Date of this Version
Journal of Undergraduate Research and Creative Activity, Vol. I, pp18-19
This composition was created as a part of Graceland University’s MUSC3220: Post Tonal Theory and History course. Throughout the semester, students in this class study the music of contemporary composers who create music by expanding, or even ignoring, the traditional “rules” of Western tonal harmony. At four points during the semester students are asked to demonstrate their knowledge of musical concepts and aesthetics by creating works that mirror those of well-known composers. Cage’s Dungeon was written to represent the “Avant Garde” portion of the class, in which students examine pieces that challenge the standard definition of music and musical performance.
Cage’s Dungeon specifically refers to the work of the influential composer, performer, writer, and philosopher, John Cage. More precisely, his later compositional style which emphasized the use of chance operations within a musical composition. Cage was highly influenced by eastern philosophy, Zen Buddhism in particular, and he was fascinated by the chance operations found in the ancient I Ching text. As a result, Cage wrote many works that were nothing more than a set of simple guidelines for the performer to follow, with the outcome of the process creating the piece. These indeterminate compositions are not so much about the technical prowess of the performer or composer, or even about making a profound artistic statement. Instead, Cage’s chance music creates an opportunity for unique and interesting sounds to interact with one another in a unique way.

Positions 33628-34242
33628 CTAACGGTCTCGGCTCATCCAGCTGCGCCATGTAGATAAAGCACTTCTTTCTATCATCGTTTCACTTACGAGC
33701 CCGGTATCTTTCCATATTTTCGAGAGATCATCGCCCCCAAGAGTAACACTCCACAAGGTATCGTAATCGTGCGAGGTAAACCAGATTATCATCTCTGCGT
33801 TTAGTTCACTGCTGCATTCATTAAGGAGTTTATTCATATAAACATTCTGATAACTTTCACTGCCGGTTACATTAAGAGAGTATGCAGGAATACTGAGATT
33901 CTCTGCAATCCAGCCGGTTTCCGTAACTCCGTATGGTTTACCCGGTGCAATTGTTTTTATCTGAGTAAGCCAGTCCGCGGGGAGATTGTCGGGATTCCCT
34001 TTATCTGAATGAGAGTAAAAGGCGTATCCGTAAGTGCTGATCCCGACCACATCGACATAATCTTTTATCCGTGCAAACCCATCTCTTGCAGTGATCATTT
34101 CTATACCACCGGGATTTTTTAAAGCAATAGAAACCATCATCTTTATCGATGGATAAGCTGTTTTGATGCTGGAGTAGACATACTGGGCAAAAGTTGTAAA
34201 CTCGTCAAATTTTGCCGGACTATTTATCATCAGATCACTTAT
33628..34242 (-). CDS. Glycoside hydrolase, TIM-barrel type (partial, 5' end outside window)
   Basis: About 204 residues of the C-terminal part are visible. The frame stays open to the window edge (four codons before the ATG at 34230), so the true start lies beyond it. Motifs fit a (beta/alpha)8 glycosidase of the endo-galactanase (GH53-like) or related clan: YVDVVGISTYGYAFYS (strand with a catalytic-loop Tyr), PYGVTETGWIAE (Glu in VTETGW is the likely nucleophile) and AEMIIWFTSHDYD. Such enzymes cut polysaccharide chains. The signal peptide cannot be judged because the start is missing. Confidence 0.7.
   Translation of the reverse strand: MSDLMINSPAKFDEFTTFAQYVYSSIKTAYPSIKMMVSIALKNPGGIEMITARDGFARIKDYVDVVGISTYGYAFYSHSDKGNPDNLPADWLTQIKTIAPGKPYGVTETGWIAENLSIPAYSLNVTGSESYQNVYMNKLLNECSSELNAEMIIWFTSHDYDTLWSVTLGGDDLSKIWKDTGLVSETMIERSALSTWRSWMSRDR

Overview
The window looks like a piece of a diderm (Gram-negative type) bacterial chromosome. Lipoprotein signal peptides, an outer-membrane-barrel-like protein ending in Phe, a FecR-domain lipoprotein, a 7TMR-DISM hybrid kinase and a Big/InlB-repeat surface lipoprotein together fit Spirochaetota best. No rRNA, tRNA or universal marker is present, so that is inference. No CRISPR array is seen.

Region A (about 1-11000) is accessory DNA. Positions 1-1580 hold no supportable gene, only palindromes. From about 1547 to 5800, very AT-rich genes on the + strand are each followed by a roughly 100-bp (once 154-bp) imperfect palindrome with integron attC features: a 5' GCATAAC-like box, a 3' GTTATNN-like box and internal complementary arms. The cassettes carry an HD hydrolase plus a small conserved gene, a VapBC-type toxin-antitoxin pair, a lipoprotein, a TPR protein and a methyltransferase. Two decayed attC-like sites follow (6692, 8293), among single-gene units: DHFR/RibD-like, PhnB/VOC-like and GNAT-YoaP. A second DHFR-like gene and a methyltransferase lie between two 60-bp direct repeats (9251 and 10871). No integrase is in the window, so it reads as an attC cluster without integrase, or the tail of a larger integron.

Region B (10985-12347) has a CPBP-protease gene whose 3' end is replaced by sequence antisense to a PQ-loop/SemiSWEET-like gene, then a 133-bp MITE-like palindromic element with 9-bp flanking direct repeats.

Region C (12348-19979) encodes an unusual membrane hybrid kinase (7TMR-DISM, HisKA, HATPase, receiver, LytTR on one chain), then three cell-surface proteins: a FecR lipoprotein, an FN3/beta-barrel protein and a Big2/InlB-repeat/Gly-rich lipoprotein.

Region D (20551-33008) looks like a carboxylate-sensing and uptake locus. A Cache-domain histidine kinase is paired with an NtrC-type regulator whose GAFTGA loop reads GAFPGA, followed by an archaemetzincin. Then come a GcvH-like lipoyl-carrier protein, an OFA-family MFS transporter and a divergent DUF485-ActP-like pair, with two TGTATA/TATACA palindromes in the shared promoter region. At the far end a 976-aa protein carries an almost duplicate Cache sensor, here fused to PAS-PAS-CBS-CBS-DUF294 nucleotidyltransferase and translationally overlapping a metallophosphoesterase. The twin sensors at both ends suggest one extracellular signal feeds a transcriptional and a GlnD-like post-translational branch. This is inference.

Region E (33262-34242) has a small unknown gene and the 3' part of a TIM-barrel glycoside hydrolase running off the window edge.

The instructions for Cage’s Dungeon are rather simple, but the result is a vibrant and interesting piece that showcases the simple beauty of combining various pitches together. Each performer chooses one octave on their instrument to perform in. Within that octave, each player is responsible for using chance operations to assign a number (one through twelve) to each pitch. Players may use a random number generator, flip coins, roll dice, or even the simple method of dropping small pieces of paper onto the instrument and letting them fall where they may. The individual nature of this method of assigning numbers means that each performer’s instrument will have a different numerical sequence to it than their colleagues’.
Prior to the performance the group agrees on the piece’s duration (in this video, the piece was four minutes in length), and a timer is used to indicate when the piece has ended. Once the timer is started and the Journal of Undergraduate Research and Creative Activity, Vol. I | 19 piece begins one player rolls two dice onto a table set up in the middle of all three performers. Both dice are taken from the popular fantasy game Dungeons & Dragons, and each is assigned a specific role. One of the dice indicates which pitch will be sounded (numbers one through twelve), and the other indicates the volume level. Following each roll, the ensemble strikes the appropriate pitch and lets the sound ring without interfering with its natural decay. This process is repeated until the timer indicates that the piece is over.
Each performance of Cage’s Dungeon will be a unique experience for both the performers and the audience. Some of the resulting harmonies may be particularly familiar and sonorous, perhaps a major or minor chord is sounded, while others may be very dissonant and unsettling. But, much the same way that other conceptual art focuses on the process by which the piece was created, rather than the aesthetic features of the actual product, Cage’s Dungeon provides a framework for exploring sound in a new and creative way.